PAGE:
A friend and I talk about dying and easy transitions

A friend is dying.  She’s ok with it.  She’s in her 90’s, she’s had a full and active and happy life.  She has some chronic pain she’s ready to be free of, and a recent fall — and 100 extra pounds — has limited her mobility.  She says she’s ready to drop her robes and take her final walk, to see what’s on the other side of the veil, to discover what adventures the next chapter holds.  And she’s eager for the next chapter.  So eager that we spend much time talking about it.  She knows that we attract what we focus on, so she wants to put herself in a mental place where she’s happy with where she is and yet eager to drop her body for this Earth walk.  

To put her in that mental place, we talk about the people she’s loved who have passed on, and how it would be nice to see them again.  I listen to her happy memories and ask her about the favorite parts to keep her focused on what we’re doing. She knows that when she gets in the feeling vibe of being wholly with that family again, her consciousness will likely slip out of her body and she will pass in her sleep, which is her desire. “Easy, peasy, next” is how she puts it.  She’s convinced our little talks help pre-pave that easy transition, for her and for me.  I feel honored to sit and hold space for her in this way.  And who doesn’t want to die in their sleep? Go to sleep here and wake up elsewhere in a young and healthy, clear headed and pain-free body with the chance to do it all again?  Sign me up.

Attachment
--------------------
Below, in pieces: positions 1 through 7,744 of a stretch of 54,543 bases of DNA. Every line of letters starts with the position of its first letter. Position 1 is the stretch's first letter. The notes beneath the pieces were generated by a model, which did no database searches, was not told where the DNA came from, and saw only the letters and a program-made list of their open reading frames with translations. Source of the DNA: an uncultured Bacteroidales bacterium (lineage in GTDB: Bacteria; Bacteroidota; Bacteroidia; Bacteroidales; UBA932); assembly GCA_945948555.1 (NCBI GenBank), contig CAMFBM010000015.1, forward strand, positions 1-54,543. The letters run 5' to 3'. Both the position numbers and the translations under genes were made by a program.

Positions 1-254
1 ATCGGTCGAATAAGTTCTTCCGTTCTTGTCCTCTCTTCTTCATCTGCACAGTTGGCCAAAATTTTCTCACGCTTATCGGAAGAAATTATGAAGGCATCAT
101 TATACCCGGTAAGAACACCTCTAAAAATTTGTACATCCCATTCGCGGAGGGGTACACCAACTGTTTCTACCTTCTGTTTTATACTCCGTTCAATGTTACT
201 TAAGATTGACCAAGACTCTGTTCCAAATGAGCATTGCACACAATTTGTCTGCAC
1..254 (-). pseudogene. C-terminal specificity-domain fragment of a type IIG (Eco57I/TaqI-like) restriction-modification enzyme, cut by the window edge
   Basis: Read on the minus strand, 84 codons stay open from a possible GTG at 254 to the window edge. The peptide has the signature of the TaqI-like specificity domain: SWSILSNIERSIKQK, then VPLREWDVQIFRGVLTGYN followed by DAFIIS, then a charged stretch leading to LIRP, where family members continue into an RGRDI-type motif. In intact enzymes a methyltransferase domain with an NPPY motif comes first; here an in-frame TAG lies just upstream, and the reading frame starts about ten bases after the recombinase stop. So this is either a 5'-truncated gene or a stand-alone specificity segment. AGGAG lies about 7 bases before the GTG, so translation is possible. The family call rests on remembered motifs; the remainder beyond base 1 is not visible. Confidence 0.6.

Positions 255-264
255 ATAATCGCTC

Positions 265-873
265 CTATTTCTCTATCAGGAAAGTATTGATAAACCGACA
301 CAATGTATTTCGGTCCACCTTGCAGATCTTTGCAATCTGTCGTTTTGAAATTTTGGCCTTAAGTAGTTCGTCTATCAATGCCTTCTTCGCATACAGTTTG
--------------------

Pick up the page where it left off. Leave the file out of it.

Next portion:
But of course she can’t stay in that happy, receptive mindset all the time because, surprise, there are other people to deal with.  As Domino puts it, now that she’s bedridden, she’s at the mercy of  whoever wants to visit her and the family is coming out in droves.  People she never met or barely recalls.  All their talk is geared toward, “when you’re back on your feet again…” I tell them I’m not an idiot and let’s talk about happy times or not at all, shall we? She and I also do a lot of  forgiveness and ho’oponopono work together.

Between that and the doctors, she’s frankly ready for some time to herself.  So we sit in silence together as often as we sit and talk.  I brush and braid her hair, I stroke her arms and gently massage coconut oil into her hands.  I make her favorite Sleepytime tea.  And we wait.  Happy with where we are, yet ready to depart all the same.  Ready to leave this room and step into that next room where loved ones past are waiting.

When it’s my time, I wonder who I’ll attract to sit with me and braid my hair?

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